Within the horizon of gabardine
hills, raku-
fired as if forged in the kiln
of georgic Georgia mid-
July, the trees halloo Tallulah
Gorge, velarium & an event in
themselves, gouged by blunt per

-sephones of crimson & of green
-ache, wasabi, hen
-na, Fanta, ferric, gren

& a few miles south
off 328, in Tugaloo State Park,
a beach that shouldn't
be there         is, the lake now
8 feet low, & fishing lures
& sinkers & bobbers are
snagged on roots of the
oak've eroded, & mica
speckling reddish clay where
one can walk beneath an
orphaned dock
are a trillion mini
mirrors among the mullions
composing, composting the bank,
to show the singular, macular
sun what it looks like—severally



You say wind is only wind
& carries nothing nervous
in its teeth.
        I do not believe it.

I have seen leaves desist
                        from moving
although the branches
                      move, & I
believe a cyclone has secrets
the weather is ignorant of.
                           I believe
in the violence of not knowing.

I've seen a river lose its course
& join itself again,
                  watched it court
a stream & coax the stream
into its current,

              & I have seen
rivers, not unlike
                 you, that failed to find
their way back.

                    I believe the rapport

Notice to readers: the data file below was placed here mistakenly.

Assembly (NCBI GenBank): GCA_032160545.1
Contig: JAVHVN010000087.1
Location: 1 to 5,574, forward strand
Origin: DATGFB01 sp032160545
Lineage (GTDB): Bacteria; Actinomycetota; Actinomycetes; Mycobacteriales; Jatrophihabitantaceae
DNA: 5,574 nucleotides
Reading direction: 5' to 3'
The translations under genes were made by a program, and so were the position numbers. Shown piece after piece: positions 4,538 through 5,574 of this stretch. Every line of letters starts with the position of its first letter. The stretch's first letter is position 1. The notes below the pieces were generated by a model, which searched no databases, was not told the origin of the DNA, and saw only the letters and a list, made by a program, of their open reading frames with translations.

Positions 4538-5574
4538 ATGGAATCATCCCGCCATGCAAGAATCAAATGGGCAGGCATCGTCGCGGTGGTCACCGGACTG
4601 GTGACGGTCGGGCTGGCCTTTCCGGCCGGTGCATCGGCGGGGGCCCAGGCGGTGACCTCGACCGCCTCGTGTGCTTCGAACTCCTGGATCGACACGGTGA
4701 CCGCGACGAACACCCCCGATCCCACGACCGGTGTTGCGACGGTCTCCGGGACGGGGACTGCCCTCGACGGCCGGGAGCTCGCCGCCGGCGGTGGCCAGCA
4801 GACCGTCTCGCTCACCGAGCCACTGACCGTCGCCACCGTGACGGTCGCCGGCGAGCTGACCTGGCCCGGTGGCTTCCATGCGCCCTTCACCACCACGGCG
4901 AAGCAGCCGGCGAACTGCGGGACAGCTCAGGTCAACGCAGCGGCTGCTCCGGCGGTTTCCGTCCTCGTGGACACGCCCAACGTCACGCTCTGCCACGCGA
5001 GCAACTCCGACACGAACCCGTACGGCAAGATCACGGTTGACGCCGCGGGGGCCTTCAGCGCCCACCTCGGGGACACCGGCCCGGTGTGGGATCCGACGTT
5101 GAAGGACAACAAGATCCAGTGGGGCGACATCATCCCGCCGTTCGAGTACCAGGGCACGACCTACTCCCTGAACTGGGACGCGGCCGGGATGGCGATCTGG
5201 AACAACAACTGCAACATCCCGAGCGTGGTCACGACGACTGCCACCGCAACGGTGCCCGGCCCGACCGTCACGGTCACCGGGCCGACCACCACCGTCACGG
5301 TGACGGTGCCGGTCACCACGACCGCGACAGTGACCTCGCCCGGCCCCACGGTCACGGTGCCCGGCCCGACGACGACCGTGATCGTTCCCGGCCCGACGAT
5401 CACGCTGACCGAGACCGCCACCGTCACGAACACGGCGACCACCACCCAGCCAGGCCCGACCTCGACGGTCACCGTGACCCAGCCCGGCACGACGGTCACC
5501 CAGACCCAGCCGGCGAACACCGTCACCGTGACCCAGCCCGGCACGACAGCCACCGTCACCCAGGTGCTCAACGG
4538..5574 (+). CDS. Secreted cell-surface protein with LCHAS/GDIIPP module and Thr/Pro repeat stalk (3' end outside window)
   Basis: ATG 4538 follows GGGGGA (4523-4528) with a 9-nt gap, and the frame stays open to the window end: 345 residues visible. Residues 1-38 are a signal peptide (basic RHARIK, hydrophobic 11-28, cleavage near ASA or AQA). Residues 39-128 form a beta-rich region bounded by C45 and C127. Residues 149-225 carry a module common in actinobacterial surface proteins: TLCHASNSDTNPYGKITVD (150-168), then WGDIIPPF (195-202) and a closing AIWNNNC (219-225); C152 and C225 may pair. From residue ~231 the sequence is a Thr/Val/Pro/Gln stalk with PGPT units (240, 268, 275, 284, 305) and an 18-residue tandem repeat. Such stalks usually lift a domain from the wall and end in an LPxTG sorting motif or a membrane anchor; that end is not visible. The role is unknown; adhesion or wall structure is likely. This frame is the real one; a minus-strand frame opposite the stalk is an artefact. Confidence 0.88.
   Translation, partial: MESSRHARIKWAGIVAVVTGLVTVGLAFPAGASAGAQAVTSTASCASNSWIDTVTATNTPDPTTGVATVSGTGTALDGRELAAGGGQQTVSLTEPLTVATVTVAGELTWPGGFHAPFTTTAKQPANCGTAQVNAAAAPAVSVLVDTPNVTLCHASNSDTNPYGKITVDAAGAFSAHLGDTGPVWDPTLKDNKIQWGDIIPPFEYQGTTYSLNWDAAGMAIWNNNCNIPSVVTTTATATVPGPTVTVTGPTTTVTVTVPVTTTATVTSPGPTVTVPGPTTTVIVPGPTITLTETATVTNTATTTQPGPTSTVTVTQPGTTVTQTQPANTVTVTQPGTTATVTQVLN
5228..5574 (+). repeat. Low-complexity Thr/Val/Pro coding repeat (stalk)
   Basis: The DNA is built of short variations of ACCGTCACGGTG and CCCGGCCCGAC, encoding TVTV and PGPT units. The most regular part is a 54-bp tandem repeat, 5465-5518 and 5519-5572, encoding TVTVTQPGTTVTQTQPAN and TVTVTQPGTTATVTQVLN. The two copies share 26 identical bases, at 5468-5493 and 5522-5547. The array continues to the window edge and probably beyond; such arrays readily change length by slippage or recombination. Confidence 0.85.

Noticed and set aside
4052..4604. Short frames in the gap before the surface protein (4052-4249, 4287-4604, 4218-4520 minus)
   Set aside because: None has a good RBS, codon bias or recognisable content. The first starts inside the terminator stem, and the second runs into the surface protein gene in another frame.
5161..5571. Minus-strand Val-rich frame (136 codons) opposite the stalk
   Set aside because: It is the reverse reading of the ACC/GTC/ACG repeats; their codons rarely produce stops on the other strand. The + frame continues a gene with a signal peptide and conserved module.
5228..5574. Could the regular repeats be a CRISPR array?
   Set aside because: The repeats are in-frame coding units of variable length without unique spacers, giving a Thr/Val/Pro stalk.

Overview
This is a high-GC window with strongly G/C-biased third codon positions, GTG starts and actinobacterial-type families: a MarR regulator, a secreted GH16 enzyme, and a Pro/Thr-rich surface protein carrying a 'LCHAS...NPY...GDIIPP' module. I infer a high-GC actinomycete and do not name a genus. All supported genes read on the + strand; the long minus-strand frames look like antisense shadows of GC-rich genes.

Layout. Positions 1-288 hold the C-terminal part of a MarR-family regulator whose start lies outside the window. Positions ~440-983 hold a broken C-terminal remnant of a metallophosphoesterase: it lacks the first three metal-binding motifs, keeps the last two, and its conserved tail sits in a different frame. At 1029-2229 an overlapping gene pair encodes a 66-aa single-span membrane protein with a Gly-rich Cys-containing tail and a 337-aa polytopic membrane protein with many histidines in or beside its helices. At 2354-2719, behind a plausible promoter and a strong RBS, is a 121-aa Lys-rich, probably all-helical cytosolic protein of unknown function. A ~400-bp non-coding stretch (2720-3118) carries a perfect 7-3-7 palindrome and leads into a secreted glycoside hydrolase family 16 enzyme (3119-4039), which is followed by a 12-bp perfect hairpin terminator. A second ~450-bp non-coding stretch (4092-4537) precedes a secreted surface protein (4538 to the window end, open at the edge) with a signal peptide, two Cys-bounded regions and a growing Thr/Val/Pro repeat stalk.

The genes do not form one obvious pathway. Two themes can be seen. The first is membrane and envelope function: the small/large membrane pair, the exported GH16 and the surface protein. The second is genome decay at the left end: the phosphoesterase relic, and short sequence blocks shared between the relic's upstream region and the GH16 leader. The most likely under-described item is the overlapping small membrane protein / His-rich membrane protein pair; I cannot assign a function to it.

between water & sand, the advent
from mirror to face.

                   I believe in rain
to cover what mourns,
                     in hail that revives
& sleet that erodes, believe
whatever falls
             is a figure of rain

& now I believe in torrents that take
everything down with them.

The sky calls it quits,
                        or so I believe,
when air, or earth, or air
has had enough.

               I believe in disquiet,
the pressure it plies, believe a cloud
to govern the limits of night.

                          I say I,
but little is left to say it, much less
mean it--
           & yet I do.

                        Let there be
no mistake:
        I do not believe
things are reborn in fire.
They're consumed by fire

& the fire has a life of its own.

Related Poems

Roanoke and Wampumpeag

Child, entering Ye Olde Trading Post, takes the pegs upon the walls 
For trees, fingers the beaded doll in buckskin dress, a moccasin, 

A square of maple sugar maple leaf, small imprint of a fingernail 
In its clear window. She wants the Minnesota charm in green, 

Six of ten thousand lakes in silver raised, Babe the Blue Ox and her 
Mate. REAL! CAN OF WORMS! a label states; another, on a bow 

And arrows stapled into cellophane: APACHE ARROWHEADS, 
AUTHENTIQUE. Dread of parents, parked, smoking, in the lot. 

Piecework of the quiet shade. Piecework of the whoosh of trees 
Blowing beyond log walls, adults murmuring over turquoise rings, 

Low radio, woman propped with The Making of a President 
Open in her hands. The child calculates the thieving odds, balks.
A brother, suddenly. Come ON. The dollar buys four old-tyme sticks, 
Swirled barber poles in green and brown, horehound-hard and stale, 

Each a member's of the family, their car on gravel moving out, trunk 
To traders and the totem pole, behind the ghastly, grinning cow.